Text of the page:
|Lerch, Robert - Bob|
Submitted to: American Society of Agricultural Engineers Meetings Papers
Publication Type: Other
Publication Acceptance Date: 7/31/2002
Publication Date: 7/31/2002
Citation: GHIDEY, F., ALBERTS, E.E., LERCH, R.N. EVALUATION OF HERBICIDE LOSSES FROM THREE FIELD-SIZE WATERSHEDS. AMERICAN SOCIETY OF AGRICULTURAL ENGINEERS MEETINGS PAPERS. 2002. ST. JOSEPH, MI. PAPER 022142. Interpretive Summary: Runoff and soil losses from the Midwest claypan region are relatively high during the seedbed preparation period when agri-chemicals are applied. Because of this, herbicide losses to surface runoff could be critical for the runoff events that occur immediately after application. In this study, herbicide concentrations in surface runoff from three field-size watersheds located in the claypan soil region of north-central Missouri were measured from 1993-1997. The effects of herbicide application method and timing of the runoff event related to herbicide application on the transport of atrazine and alachlor (or metolachlor) to surface runoff were evaluated. Herbicide concentrations in runoff were extremely high for the events that occurred within a few days after application; more than 90% of the annual herbicide loss occurred within 4 wk following application. Atrazine and alachlor losses to surface runoff were 140 and 36% higher when herbicides were surface applied and not incorporated compared to surface applied and incorporated. Thus, for runoff-prone soils, such as the Midwest claypan region, farming systems which do not incorporate soil applied herbicides are vulnerable to significant herbicide losses by surface transport. No-till systems are particularly vulnerable to herbicide losses from claypan soils. This study will help farmers and producers to efficiently manage herbicides and thus reduce the loss of excess agri-chemicals to surface runoff/leaching.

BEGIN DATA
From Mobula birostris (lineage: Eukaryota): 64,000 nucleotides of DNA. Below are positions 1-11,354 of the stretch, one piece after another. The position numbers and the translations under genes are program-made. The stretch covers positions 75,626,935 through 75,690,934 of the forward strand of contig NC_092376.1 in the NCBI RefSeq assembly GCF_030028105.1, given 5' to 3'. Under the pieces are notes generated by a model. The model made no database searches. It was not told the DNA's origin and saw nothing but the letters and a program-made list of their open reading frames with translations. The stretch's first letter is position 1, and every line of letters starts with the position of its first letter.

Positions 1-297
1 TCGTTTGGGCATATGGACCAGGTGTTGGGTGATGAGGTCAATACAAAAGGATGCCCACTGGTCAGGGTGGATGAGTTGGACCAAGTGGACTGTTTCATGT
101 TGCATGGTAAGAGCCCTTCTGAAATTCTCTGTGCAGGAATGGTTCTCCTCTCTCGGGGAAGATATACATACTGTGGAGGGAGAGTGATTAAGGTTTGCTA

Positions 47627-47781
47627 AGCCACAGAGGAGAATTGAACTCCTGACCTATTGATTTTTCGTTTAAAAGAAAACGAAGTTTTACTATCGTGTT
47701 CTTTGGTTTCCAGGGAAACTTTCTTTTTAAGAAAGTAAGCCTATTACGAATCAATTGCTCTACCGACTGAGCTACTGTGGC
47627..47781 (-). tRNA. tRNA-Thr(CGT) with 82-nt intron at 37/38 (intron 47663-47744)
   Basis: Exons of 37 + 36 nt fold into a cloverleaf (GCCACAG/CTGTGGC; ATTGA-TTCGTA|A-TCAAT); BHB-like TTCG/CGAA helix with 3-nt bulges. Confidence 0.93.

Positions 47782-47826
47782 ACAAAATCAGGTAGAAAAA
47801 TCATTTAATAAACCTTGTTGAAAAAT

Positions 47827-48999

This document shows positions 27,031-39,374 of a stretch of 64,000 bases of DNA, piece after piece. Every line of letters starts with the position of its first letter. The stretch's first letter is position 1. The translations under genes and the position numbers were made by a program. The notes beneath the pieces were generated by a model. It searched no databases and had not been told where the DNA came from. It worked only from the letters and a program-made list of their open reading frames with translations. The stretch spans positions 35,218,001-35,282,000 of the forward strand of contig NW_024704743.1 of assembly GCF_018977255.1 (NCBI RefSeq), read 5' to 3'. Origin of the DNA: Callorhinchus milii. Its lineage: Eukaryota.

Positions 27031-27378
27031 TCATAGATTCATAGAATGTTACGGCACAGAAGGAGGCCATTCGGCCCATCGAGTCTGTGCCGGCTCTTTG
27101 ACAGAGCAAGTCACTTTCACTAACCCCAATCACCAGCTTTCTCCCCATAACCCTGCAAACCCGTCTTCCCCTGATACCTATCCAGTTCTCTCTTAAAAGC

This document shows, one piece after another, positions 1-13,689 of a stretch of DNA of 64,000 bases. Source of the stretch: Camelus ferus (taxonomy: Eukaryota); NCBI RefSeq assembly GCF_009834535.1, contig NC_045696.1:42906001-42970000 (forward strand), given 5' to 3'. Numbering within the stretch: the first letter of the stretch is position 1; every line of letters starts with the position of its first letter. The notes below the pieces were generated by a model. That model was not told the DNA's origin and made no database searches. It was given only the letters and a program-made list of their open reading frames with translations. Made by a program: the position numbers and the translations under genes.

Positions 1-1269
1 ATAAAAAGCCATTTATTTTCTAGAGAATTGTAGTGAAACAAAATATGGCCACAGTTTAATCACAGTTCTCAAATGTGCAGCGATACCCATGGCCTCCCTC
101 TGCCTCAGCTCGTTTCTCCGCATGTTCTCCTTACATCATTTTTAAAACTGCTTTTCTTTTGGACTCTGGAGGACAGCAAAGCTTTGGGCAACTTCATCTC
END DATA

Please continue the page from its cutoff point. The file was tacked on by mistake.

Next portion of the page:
Technical Abstract: Herbicide concentrations in surface runoff from three field-size watersheds located in the claypan soil region of north-central Missouri were measured from 1993-1997. During each runoff event, water samples were collected from the outlets of the drainage areas for atrazine, alachlor, and metolachlor analysis. Herbicide concentrations in runoff were extremely high for the events that occurred within few days after application. More than 90% of the annual herbicide loss occurred within 4 wks following application. Concentrations in runoff were very low (< 1.0 :g L**-1) or non-detectable for all the events that occurred after 8 wks following herbicide application. Atrazine and alachlor (or metolachlor) losses to surface runoff accounted for 8.7 and 3.6% of the total applied in the soil when herbicide was surface applied and not incorporated, and 1.4 and 1.0% when herbicide was surface applied and incorporated, respectively. The study indicated that the timing of runoff relative to chemical application played an important role in the transport of herbicides to surface runoff.